But just because the financial crisis has made news anchors, the high rollers, and the CEOs, does this climate of economic distress affect ordinary people? From the average blue and white collar workers to large corporations to employment opportunities across the nation, the financial crises affects nearly everyone in the United States and many in the world. Some have found their investments squandered by the falling rates; others have suffered from retirement funds that no longer make close retirement a possibility. Still others worry about the safety of their banks. Furthermore, some are worried about their increasing mortgages and loosing their jobs, as the lending between banks has driven up mortgages and unemployment continues to increase (BBC 2008).

The Financial Crisis and Cultural Change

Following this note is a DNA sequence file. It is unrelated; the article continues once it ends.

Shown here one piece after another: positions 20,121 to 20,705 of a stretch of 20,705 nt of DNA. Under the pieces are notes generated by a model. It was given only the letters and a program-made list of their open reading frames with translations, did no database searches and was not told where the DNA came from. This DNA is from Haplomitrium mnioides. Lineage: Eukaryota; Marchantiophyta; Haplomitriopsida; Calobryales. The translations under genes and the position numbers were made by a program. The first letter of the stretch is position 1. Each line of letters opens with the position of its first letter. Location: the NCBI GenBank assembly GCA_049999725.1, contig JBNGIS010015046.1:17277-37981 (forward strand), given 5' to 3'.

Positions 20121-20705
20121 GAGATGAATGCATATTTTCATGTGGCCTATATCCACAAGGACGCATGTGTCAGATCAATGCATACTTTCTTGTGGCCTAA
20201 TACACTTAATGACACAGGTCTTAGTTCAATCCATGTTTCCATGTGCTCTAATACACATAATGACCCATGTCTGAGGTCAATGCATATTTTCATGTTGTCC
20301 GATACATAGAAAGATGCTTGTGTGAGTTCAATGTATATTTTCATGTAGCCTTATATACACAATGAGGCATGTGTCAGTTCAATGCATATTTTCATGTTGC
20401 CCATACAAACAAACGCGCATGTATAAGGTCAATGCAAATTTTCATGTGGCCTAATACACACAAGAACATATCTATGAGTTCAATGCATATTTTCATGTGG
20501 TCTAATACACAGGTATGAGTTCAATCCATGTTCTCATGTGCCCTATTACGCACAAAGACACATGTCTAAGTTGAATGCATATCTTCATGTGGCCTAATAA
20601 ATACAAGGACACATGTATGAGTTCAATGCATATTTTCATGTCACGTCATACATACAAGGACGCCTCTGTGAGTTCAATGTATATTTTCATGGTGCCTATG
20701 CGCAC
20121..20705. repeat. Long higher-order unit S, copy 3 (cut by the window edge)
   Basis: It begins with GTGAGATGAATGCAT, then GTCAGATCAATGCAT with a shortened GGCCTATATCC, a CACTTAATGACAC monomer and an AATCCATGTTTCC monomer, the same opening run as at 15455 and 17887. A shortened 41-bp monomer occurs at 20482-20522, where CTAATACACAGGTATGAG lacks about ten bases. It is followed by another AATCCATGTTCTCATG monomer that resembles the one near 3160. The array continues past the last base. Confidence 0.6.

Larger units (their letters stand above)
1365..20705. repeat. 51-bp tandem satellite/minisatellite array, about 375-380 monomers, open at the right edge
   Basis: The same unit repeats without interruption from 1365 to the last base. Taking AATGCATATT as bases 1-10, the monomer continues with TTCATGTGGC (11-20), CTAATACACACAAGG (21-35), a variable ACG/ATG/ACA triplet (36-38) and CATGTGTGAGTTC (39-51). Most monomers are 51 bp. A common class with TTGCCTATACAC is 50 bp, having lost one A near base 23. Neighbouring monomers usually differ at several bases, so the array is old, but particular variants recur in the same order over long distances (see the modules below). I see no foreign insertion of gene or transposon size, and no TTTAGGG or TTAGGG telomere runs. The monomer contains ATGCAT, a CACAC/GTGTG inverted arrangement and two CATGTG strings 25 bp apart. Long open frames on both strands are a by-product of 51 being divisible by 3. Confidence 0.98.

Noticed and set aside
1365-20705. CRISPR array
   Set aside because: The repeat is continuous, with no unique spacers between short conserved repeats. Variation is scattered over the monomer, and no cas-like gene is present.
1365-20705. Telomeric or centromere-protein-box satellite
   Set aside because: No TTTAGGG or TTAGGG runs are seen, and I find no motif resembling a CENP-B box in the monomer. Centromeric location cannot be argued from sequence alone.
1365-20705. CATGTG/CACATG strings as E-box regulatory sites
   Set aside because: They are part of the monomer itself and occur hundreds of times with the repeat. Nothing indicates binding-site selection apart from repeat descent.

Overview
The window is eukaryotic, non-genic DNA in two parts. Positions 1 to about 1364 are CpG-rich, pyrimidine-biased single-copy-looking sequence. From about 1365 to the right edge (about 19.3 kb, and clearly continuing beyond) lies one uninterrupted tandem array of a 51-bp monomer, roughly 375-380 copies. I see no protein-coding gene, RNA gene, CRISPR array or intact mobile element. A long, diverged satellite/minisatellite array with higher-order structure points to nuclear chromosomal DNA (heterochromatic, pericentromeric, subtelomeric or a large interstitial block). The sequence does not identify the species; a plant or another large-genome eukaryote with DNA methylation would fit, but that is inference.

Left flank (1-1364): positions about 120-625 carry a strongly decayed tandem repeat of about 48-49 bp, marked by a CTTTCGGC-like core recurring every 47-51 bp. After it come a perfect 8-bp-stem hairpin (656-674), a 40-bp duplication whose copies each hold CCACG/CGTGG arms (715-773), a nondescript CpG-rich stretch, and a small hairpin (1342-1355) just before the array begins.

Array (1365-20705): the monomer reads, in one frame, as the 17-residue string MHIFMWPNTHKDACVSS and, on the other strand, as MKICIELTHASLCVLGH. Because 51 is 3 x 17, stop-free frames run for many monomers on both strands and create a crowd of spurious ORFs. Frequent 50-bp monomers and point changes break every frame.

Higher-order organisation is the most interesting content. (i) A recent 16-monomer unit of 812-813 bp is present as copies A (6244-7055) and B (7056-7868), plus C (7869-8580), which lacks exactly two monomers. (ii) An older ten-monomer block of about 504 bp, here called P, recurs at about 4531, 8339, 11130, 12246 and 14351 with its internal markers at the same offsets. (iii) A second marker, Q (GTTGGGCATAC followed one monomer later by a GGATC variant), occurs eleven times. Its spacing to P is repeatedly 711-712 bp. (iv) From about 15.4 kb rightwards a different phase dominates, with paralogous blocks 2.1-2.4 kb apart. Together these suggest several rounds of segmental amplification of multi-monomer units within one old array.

Precisely because the recession has affects for so many people, it has become a magnificent impetus for culture change. That change can be most easily observed politically. According to the Economist, the economy played a major role in Barack Obama's win on Tuesday November 4. Although most voters were not sure why the economy was in its current state, according to the Economist, they wanted change. Barack Obama and the Democratic Party, who are not currently in power, appeared to these voters as a way to boost the economy and change the culture of job and asset loss ("It's an Ill Wind" 2008). Election night certainly saw that cultural change take place, as the Republican White House was not only handed to the opposing party, but also the congress was taken by Democrats, giving the American people a united legislative and judicial branch of the Democratic Party for the first time in many years. In addition to winning the presidency, Obama's win encompassed culture change in that he managed to take many states that were traditionally conservative, such as Indiana. All of this information suggests that the American people were ready for a culture change that embraced the values of the Democratic Party. The Economist and many other sources found that the economy was at the root of that change.